The Hidden Enemy: Your Inner Critic’s Attack on Progress

Last week I started writing a theme and variation piece.  I completed the theme and haven’t hit the variations as of yet.  It has been awhile since I’ve written something that wasn’t some form of arrangement of someone else’s piece and I haven’t decided if I’m going to run with it, although I should, because regardless of how it turns out, it’s a way to prime the creative pump.  My main issue with it at this point is that it sounds like something written a couple of hundred years ago, and while I love music from that time frame and earlier, it’s time has come and gone.  However, it’s really in the draft stages, so what comes next might change things quite a bit, or not.  I have found that when confronting something like this, what I’m really facing is my inner critic, that voice which tends to stop forward momentum by immediately calling to task whatever accomplishment has been made toward producing something.  In the early stages of any creative endeavor, it is a must to shut off our internal critic in order to give ourselves the opportunity to move forward, whether it is writing an essay, story, piece of music, or even starting to learn a new piece of music.

            We all follow a progression from novice to mastery on everything we choose to learn, if we stick with the process and don’t permit ourselves to be derailed while underway.  Often life interjects and interrupts the process, whether it’s simply the task of making a living, fulfilling familial duties, or taking care of the million daily necessities in living our lives.  This is reality, not an excuse, and it’s something we all deal with.  Given that we already have responsibilities that interfere, we really don’t need to give time to our inner critics during the early stages of our process on anything new that we’re attempting.  It’s counterproductive, yet all too often it’s precisely this which stops us dead in our tracks.  For many of us, our inner critic is what we most frequently hear from, and we latch onto it in order to maintain some sort of standards.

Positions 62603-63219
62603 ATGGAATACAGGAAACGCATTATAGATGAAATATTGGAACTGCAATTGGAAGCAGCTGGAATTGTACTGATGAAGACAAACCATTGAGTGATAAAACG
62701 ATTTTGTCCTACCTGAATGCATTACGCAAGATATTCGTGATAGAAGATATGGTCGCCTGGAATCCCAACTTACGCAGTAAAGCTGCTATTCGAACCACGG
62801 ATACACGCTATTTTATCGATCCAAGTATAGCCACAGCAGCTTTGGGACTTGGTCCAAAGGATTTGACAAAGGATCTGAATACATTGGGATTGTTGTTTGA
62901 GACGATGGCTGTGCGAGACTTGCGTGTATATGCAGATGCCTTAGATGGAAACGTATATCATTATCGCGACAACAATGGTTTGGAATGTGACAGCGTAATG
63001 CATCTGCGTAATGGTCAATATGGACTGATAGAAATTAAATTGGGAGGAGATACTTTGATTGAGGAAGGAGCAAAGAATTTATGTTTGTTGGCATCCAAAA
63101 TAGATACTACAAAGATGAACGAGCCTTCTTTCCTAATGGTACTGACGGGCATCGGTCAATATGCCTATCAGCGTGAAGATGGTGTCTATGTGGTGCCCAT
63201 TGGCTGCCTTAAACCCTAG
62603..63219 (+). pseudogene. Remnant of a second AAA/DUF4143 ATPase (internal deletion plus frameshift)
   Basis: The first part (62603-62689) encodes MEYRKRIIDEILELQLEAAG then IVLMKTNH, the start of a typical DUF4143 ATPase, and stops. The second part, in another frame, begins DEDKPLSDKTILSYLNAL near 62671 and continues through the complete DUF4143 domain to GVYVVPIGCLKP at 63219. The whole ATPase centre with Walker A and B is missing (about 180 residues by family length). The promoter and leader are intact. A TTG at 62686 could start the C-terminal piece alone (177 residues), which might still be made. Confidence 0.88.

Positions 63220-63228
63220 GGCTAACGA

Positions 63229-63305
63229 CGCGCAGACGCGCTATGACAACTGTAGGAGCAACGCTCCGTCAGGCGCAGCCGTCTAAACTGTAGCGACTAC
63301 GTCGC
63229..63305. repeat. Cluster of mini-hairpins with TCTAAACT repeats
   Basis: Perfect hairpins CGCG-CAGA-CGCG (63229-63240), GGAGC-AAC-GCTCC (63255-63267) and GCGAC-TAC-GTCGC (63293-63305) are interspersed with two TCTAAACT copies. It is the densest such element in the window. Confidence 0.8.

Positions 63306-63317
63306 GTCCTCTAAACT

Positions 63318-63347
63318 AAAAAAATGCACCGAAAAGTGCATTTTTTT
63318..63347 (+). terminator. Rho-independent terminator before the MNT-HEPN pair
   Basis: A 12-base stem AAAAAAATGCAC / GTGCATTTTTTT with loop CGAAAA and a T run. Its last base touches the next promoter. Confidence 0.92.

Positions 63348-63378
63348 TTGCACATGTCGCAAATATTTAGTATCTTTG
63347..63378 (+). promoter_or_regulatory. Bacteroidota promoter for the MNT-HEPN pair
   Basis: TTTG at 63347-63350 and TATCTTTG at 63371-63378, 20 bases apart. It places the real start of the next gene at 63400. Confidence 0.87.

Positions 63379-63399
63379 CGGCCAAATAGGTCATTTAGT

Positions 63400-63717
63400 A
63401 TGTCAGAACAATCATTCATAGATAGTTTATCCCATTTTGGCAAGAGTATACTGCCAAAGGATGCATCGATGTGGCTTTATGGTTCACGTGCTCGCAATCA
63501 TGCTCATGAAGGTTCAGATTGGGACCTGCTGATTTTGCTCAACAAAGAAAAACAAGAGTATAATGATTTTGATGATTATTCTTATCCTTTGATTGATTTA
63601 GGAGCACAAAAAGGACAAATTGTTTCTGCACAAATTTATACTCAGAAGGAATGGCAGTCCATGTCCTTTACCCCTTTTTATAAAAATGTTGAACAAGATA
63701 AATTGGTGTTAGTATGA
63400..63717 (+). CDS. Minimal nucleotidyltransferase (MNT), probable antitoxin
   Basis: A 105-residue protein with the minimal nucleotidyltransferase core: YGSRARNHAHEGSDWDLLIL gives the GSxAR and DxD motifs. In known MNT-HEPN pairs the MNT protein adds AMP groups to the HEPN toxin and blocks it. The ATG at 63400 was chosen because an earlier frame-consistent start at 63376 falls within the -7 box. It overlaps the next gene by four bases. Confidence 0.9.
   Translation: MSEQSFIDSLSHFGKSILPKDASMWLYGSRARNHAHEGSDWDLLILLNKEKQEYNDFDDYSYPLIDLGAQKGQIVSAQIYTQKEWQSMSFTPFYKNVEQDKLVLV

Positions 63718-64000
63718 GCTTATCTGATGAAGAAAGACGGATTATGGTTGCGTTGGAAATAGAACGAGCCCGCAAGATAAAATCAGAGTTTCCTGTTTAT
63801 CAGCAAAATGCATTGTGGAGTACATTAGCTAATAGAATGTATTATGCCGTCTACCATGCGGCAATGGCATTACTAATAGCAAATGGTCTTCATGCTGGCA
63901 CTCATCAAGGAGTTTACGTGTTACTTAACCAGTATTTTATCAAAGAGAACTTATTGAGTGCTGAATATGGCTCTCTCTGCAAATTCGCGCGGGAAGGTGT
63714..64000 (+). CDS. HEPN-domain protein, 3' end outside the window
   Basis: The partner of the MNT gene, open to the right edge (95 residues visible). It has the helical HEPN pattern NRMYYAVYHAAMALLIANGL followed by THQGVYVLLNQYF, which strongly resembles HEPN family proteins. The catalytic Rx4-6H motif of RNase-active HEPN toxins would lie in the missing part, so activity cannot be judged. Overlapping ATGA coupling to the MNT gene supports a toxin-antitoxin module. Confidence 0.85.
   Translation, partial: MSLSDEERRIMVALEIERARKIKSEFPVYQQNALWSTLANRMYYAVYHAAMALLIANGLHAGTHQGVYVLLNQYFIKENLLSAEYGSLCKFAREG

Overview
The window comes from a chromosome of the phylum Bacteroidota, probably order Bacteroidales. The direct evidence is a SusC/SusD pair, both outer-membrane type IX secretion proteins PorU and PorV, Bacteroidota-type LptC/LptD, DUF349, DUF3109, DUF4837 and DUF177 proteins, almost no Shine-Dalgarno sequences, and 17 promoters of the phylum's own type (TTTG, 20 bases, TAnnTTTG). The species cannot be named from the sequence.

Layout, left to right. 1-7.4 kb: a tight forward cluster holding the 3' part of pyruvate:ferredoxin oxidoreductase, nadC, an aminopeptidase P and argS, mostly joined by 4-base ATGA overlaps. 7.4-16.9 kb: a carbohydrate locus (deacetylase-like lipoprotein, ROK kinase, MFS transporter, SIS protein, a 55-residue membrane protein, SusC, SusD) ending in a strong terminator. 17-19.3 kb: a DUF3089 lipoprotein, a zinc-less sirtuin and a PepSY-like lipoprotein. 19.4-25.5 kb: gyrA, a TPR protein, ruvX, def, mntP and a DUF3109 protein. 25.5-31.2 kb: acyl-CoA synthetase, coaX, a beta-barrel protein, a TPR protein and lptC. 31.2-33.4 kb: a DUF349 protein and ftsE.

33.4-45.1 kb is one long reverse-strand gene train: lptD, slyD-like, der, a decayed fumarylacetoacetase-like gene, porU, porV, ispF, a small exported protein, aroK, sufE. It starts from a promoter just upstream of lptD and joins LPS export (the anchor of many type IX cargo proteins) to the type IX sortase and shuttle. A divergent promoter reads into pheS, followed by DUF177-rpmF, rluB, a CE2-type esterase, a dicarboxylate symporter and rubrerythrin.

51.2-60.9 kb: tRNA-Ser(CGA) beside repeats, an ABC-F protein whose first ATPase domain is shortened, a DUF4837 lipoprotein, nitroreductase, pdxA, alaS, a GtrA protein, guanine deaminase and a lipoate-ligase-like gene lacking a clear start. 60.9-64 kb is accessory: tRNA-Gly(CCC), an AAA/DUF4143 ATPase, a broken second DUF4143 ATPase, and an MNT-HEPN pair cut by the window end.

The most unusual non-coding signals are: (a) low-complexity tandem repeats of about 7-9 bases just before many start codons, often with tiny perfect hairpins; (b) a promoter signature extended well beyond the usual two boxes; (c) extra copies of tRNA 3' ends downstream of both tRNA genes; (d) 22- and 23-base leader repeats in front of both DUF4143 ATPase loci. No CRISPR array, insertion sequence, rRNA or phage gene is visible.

However, the inner critic is not really the enforcer of standards.  For one thing it is biased, and frequently is not biased toward us.  It brings in comparisons to other people we view as our competitors, or folks we look up to as examples of where we might want to be with a piece, or even our entire career, and these comparisons all too frequently occur before we’ve even managed to get the piece off the ground or even out of the conception box.  This is where the damage occurs because we are most susceptible to derailing in the early stages where we lack confidence in the creation of the piece, or in our ability to perform it.  If we give our inner critic free reign, particular in the early stages of a project, we are often dooming the project to extinction before it’s even off the ground because before we know it, we’ve convinced ourselves that we are going to produce an inadequate product.

            Does this mean that we exorcise our inner critic entirely from ourselves?  Like many of our other mental processes the inner critic does have its place, but we must train ourselves to use it wisely and recognize when we’re jumping off the deep end into the dark never-after before we make that leap.  We do need our inner critic, but we need to be careful about when we employ it.  If we’ve got a piece down physically, or think we do, now it’s time to use our inner critic.  Bring it out and let it work with the piece to see how we can make it better.  This is the key, though.  We must train our critical selves to truly seek to improve what we are doing, not tear it apart.  Look at where work still needs to be put in and figure out how to best accomplish that work in a manner that will not tear us apart in the process.  The best teachers bring out the best in their students through being constructively demanding, and building on experiences.  Ultimately we become our own instructors as we move along on a daily basis so we need to decide what type of teacher we work best with, and become that teacher ourselves.  This is what our inner critic should be, our internal version of our best teacher.

Sometimes we will come across a piece that simply isn’t going to work, or we’re not ready to tackle either because we’re not proficient enough to make satisfactory progress on it, or because we’re simply not willing or don’t have the time to invest in pursuing it.  We should be able to recognize this without turning it into an opportunity to dump on ourselves, and if we’re doing so it’s usually due to an inadequately trained inner critic speaking out of turn.  Remember, the whole purpose of good criticism is to provide advise in how to improve something beyond its current state of existence.  So now, let’s train that inner critic to work for us instead of against us.


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